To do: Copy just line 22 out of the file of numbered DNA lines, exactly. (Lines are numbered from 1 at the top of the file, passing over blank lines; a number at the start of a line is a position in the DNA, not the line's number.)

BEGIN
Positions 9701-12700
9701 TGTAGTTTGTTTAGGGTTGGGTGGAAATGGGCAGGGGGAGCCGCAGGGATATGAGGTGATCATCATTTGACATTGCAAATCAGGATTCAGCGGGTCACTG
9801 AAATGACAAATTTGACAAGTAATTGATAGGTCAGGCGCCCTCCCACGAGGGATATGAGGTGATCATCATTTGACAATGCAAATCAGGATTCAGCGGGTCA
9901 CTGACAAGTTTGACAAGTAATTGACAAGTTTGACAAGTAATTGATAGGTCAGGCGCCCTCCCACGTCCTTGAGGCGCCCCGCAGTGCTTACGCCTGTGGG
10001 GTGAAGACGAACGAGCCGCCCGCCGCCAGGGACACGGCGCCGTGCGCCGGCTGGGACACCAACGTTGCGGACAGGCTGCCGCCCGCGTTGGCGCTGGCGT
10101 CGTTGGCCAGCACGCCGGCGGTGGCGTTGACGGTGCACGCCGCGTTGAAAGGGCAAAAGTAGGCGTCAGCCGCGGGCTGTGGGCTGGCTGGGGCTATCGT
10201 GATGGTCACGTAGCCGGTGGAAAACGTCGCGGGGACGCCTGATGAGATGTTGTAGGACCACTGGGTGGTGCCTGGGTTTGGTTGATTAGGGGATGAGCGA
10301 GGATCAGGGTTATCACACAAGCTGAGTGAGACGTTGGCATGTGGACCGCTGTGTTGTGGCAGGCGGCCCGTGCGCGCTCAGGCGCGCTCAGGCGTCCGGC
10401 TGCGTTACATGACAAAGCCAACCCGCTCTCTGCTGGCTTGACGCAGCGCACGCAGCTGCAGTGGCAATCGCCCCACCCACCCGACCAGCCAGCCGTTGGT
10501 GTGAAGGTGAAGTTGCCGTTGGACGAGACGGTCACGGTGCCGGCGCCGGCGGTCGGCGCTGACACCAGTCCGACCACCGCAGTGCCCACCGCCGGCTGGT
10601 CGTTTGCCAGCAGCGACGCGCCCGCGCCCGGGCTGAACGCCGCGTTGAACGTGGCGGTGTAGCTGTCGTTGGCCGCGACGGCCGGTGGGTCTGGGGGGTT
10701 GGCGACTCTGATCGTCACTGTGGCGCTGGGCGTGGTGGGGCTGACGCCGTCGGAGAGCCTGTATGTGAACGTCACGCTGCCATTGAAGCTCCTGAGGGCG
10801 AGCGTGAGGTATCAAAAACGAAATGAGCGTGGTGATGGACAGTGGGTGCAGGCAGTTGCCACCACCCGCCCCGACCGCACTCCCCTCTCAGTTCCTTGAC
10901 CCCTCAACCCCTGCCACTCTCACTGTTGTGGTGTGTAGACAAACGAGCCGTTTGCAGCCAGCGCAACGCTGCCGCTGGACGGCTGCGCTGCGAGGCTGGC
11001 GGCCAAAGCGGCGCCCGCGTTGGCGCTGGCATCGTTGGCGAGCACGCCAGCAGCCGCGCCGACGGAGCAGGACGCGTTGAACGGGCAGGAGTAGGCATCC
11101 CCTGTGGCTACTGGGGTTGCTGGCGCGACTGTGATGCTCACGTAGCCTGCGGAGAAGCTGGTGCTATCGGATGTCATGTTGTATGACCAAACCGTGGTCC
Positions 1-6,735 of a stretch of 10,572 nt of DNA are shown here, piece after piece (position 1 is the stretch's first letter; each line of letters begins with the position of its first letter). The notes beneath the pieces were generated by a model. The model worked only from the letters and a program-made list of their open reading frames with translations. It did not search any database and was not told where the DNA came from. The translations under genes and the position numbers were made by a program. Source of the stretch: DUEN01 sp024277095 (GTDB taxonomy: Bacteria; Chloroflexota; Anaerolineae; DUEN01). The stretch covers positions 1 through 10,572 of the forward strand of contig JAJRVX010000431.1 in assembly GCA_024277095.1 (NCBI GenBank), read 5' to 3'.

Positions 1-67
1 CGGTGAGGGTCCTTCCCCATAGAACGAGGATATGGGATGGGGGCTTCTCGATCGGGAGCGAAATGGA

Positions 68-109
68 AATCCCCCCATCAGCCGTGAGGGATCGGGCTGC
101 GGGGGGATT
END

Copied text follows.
101 GGGGGGATT